@ARTICLE{18812401_2003,
author = {Johnson, Robert and Soenen, Luc},
keywords = {economic value added (EVA), financial performance, Jensen's alpha, Sharpe index, working capital management},
title = {Indicators of Successful Companies},
journal = {European Management Journal},
year = {2003},
month = {},
volume = {21},
number = {3},
pages = {364-369 },
url = {http://ecsocman.hse.ru/text/18812401/},
publisher = {},
language = {ru},
abstract = {Using monthly Compustat data for 478 companies covering the period
1982-1998, we investigate which factors discriminate between
financially successful and less successful companies. Financial
success is measured using three different methods, i.e., the Sharpe
ratio, Jensen's alpha, and EVA. We consider a total of 10 different
company specific characteristics as potential indicators of superior
performance. A binary logit model is applied to quantify the
relationship between the individual firm characteristics and the
probability that a particular measure of success will be greater or
lower than the average for all firms considered. We also calculate
the percentage correct prediction by the model for each measure of
success. We find that especially large profitable firms with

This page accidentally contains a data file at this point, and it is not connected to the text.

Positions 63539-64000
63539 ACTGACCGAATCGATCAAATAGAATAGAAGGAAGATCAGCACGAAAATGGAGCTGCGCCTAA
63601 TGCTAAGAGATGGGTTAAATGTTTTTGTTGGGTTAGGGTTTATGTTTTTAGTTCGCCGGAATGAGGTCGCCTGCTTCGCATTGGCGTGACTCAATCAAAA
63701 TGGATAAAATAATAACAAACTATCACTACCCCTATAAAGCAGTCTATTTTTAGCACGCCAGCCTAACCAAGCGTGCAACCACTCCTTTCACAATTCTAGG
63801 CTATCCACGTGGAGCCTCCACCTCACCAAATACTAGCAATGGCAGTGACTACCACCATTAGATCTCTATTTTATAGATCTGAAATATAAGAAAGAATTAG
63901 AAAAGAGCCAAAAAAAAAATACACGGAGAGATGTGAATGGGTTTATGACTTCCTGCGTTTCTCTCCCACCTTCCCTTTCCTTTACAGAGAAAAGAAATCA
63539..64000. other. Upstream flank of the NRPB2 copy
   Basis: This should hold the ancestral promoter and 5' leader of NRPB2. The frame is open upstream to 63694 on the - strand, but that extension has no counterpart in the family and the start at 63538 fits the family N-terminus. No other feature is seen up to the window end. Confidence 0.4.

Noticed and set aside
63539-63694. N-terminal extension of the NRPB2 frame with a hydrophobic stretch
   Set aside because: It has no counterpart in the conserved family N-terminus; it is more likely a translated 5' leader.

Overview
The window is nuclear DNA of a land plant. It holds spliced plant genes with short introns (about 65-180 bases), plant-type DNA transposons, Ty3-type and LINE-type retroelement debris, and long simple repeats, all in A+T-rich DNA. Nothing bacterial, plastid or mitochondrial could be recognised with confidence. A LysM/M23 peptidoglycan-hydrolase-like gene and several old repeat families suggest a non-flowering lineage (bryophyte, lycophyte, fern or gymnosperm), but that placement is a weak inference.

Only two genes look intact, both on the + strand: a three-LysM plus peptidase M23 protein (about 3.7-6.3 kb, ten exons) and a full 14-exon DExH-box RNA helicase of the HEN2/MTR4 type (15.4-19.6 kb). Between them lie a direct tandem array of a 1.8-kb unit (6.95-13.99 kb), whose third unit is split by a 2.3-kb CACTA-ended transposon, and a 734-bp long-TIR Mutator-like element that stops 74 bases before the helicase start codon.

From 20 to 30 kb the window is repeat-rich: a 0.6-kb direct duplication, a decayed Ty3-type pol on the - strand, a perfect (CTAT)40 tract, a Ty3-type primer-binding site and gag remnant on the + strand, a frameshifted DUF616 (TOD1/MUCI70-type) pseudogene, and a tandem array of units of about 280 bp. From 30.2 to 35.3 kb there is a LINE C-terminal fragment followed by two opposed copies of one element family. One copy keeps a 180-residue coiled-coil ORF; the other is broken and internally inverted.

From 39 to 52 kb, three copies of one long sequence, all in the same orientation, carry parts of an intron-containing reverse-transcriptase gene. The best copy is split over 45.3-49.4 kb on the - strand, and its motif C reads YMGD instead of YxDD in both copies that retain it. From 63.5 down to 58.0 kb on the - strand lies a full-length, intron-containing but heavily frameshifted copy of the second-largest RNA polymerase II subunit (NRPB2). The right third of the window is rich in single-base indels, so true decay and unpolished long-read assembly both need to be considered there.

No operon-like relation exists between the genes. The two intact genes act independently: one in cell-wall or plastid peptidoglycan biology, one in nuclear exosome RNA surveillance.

efficient working capital management and a certain degree of
uniqueness regarding their business are the most successful
companies. },
annote = {Using monthly Compustat data for 478 companies covering the period
1982-1998, we investigate which factors discriminate between
financially successful and less successful companies. Financial
success is measured using three different methods, i.e., the Sharpe
ratio, Jensen's alpha, and EVA. We consider a total of 10 different
company specific characteristics as potential indicators of superior
performance. A binary logit model is applied to quantify the
relationship between the individual firm characteristics and the
probability that a particular measure of success will be greater or
lower than the average for all firms considered. We also calculate
the percentage correct prediction by the model for each measure of
success. We find that especially large profitable firms with
efficient working capital management and a certain degree of
uniqueness regarding their business are the most successful
companies. }
}